Myo Ji Sunim

Myoji Sunim first encountered Zen Master Seung Sahn in 1982.
This marked the beginning of her devotion to the practice of Zen Buddhism.
She began training as a nun in 1992. Shortly thereafter, she became the abbot of Chogyesa Zen Center,
becoming the sole religious Korean leader in New York City.
She promoted the introduction of Korean Seon Buddhism by opening a new temple in Manhattan in 2004.
MyoJi Sunim’s concept of Buddhism is based on action, emphasizing practice.
She was known for leading intensive, extended retreats and 1000-bows-a-day series.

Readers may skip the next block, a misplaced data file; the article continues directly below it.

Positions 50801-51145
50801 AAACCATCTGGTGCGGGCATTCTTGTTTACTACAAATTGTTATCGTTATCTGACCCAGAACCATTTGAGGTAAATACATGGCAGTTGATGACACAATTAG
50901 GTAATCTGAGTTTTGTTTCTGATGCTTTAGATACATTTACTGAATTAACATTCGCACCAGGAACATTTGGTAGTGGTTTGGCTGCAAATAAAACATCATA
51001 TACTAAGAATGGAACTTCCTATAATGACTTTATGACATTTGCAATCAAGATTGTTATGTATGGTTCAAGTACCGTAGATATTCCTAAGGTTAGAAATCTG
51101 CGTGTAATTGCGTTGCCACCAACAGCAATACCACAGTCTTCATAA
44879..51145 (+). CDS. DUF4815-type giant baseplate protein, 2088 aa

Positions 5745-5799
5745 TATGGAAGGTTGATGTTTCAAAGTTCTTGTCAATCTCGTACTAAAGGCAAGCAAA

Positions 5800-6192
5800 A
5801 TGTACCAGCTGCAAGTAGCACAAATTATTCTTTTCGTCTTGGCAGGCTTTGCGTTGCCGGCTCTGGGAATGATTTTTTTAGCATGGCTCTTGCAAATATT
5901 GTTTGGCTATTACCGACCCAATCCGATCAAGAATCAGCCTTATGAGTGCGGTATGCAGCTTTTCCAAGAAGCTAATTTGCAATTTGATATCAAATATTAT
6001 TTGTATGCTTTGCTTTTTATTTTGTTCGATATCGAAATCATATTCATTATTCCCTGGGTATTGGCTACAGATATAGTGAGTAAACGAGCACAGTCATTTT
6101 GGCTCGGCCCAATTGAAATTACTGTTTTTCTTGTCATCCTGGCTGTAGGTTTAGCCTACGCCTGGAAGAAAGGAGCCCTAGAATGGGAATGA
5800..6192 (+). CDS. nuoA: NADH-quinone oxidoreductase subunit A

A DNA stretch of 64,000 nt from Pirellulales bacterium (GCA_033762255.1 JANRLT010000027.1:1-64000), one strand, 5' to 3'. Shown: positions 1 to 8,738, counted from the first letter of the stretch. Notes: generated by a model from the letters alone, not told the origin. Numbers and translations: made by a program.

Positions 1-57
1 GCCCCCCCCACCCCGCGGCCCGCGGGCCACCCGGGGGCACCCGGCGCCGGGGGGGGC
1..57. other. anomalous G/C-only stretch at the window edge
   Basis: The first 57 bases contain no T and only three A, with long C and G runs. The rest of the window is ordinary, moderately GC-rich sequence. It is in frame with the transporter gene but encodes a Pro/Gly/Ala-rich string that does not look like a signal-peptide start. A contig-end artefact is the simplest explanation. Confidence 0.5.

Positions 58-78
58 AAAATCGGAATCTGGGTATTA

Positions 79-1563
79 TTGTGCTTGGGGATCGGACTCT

And, in the last 10 years, she has led the Zen classes at Union Theological Seminary.
Further contributions to the greater community include her role as chaplain for the Red Cross during 9/11 and
serving as president of the International Council for the Celebration of Buddha’s Birthday Lantern Festival.
To her, Chogyesa was more than a temple. It grew to become a Buddhist Arts and Cultural center
accessible to a broader community. Her mission was to promote Buddhism internationally,
to encourage harmony between all religions and to advance Buddhist cultural education for youth.
She leaves behind a 17-year legacy as a charismatic practitioner of Zen Buddhism.
MyoJi Sunim was a leader, a mentor, a role model and a pioneer.
Her absence will be felt by everyone whose life she touched.

She will be profoundly missed.